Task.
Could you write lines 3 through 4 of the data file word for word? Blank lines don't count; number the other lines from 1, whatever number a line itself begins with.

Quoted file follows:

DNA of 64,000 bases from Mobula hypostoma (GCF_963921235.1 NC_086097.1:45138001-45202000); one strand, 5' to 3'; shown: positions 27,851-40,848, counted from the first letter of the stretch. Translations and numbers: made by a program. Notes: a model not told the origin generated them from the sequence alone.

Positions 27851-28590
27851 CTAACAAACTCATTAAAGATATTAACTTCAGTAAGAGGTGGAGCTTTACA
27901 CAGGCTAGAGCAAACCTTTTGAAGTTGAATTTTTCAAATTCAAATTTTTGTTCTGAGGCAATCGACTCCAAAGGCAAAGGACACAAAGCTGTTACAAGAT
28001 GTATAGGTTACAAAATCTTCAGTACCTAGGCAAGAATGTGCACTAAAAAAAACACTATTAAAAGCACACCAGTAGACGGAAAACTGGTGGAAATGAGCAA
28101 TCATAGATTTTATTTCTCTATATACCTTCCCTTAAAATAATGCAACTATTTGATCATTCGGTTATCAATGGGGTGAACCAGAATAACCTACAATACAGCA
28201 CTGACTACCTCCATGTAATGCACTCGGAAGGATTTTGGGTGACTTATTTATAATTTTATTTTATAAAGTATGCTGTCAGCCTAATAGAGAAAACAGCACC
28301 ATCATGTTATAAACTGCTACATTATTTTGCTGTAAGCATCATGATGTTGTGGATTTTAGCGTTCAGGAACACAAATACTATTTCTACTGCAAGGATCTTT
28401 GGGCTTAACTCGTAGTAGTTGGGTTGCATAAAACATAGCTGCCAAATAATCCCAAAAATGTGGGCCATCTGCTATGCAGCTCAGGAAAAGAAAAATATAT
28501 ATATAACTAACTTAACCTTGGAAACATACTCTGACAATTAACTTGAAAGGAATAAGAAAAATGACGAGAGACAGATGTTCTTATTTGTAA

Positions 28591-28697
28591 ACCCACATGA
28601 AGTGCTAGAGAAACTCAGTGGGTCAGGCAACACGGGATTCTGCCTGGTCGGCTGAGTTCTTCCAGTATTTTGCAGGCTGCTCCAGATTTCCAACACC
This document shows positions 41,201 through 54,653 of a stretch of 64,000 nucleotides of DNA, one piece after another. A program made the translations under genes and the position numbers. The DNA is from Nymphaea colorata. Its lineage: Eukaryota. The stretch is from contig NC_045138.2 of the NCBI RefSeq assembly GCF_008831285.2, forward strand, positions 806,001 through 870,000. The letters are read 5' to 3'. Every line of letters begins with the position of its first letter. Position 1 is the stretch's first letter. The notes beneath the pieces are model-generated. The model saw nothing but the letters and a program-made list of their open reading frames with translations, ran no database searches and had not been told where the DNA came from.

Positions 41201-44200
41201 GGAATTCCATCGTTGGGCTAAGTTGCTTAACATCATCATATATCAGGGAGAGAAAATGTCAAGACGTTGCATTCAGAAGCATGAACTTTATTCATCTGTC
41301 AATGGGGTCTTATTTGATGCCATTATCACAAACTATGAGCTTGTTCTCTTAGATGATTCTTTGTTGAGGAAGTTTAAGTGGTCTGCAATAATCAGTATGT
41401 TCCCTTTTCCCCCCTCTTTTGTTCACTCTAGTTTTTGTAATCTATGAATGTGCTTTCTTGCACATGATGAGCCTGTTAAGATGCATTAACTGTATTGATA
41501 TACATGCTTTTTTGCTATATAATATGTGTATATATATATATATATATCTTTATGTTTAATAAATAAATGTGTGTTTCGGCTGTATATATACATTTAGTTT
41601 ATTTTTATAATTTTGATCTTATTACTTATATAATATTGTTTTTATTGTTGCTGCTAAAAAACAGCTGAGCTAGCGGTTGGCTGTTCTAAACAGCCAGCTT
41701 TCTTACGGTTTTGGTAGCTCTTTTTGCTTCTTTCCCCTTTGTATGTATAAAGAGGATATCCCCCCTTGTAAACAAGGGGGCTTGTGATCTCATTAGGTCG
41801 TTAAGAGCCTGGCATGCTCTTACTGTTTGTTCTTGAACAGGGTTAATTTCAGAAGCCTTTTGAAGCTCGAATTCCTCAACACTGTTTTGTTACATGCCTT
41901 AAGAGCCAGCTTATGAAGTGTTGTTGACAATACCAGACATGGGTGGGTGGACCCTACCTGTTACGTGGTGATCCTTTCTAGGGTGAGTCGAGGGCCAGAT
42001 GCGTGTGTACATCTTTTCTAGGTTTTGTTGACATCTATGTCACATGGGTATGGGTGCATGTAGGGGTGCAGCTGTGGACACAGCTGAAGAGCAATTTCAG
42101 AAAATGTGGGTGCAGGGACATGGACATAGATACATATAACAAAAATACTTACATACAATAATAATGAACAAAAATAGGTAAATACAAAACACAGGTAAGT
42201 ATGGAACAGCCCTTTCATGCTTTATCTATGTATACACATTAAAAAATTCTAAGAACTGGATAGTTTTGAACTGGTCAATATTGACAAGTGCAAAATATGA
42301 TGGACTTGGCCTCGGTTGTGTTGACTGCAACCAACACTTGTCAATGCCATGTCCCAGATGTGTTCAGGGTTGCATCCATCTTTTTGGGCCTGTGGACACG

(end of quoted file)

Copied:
27851 CTAACAAACTCATTAAAGATATTAACTTCAGTAAGAGGTGGAGCTTTACA
27901 CAGGCTAGAGCAAACCTTTTGAAGTTGAATTTTTCAAATTCAAATTTTTGTTCTGAGGCAATCGACTCCAAAGGCAAAGGACACAAAGCTGTTACAAGAT